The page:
Hawk nest unfriendly for guests

MIKE SANDO The News Tribune

KIRKLAND – The Seattle Seahawks’ home winning streak spans 10 games and parts of three seasons. But the upper-left corner of the NFL universe failed to reappear on the list of truly hostile venues until a year ago, when the St. Louis Rams came to town.

That’s when Seahawks Stadium, since renamed Qwest Field, rocked like never before. The home team pulled out a 24-23 victory on its way to an 8-0 home record in 2003.

The return of the Rams on Sunday triggered memories for all involved.

“That was the start of what I thought was a great home-field advantage for us last year,” Seahawks coach Mike Holmgren said Wednesday. “The fact that we could win a close game at the end, against a really good team ... the fans should feel they had a lot to do with it.”

Crowd noise was a factor as the Rams, clinging to a 23-17 lead, tried to run time off the clock.

And when Seattle’s defense produced a needed interception, the offense fed off the crowd on its way to the winning score.

“The crowd helped us win that game,” receiver Darrell Jackson said. “It’s great to have the home crowd behind you going into the last drive to win the game.

“It gives you a little extra momentum, an extra boost, and puts you over the top.”

Rams coach Mike Martz is 0-2 at Seattle’s $430 million stadium.

“The difference in any other stadium is that (in Seattle) it seems they know the game better and they treat you with respect,” Martz said. “And yet they’re very vocal and loud and it’s fun – it’s a great environment.”

For years, Holmgren has asked fans to recreate some of the atmospheric elements that made the Kingdome such a nightmare for visiting teams. He’s getting his wish now that the Seahawks are giving fans a reason to howl.

“We need them to be vocal,” Holmgren said. “I want them to know this is a big game.

“It’s a great stadium, and when it’s full and loud like it was against San Francisco (in Week 3), it’s a tough place to play.

“That’s what you want..”

Holmgren could take the home crowd for granted during a seven-year run coaching in Green Bay. The waiting list for tickets to Lambeau Field ran into the thousands, and Holmgren’s Packers rewarded them by posting a 54-7 home record, counting playoffs.

In Green Bay, as in Seattle, Holmgren needed five seasons to produce his first 8-0 home mark.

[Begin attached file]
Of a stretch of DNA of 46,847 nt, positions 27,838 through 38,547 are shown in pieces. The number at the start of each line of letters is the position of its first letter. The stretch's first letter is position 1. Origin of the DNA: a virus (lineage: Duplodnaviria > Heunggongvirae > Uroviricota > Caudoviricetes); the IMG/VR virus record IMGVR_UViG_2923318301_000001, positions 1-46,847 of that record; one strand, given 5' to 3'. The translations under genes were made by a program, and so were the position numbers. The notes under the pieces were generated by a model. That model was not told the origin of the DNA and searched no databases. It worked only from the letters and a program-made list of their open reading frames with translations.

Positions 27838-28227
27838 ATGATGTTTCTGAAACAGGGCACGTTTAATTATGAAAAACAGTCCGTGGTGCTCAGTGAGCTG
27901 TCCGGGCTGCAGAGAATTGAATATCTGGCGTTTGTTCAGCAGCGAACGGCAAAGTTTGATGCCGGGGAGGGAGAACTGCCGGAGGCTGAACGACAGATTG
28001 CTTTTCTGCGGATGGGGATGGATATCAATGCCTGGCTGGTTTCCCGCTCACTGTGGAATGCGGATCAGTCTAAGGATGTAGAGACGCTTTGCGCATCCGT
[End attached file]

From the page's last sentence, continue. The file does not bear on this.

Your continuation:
“We just didn’t think we were going to lose there,” Holmgren said of the Lambeau dominance. “That’s the way it should be.”

A year ago, Seattle’s home opener against New Orleans was blacked out on local TV because the team fell short of a sellout.

All seven subsequent home games, beginning with that St. Louis matchup in September 2003, have sold enough tickets to avoid a blackout. The game Sunday will mark eight in a row.

Winning is obviously the key.

Beyond the 10-game streak at home, the Seahawks have won 16 of their past 22 games overall, fourth-most in the NFL. They’ve even won six of their past 12 road games during the regular season.

“I think it will be a playoff atmosphere (Sunday),” said Martz, whose Rams have gone 5-5 away from St. Louis since posting a 1-7 road record in 2002. “Whenever we’ve played up there, it’s always been kind of frantic.”

Seattle’s 10-game home streak began with a 30-10 trouncing of the Rams on Dec. 22, 2002. But coaches and players point to the Sept. 21, 2003, game as the start of something special.

That was also the day Seattle running back Shaun Alexander made a dramatic appearance in the second quarter, hours after witnessing the birth of his daughter, Heaven.

“The game was already going on and I could see from the outside coming in how excited everybody was and it’s kind of carried on from there,” Alexander said Wednesday. “Our fans are really great and they really do some great things to launch us into these games.”
(Published 7:16AM, October 7th, 2004)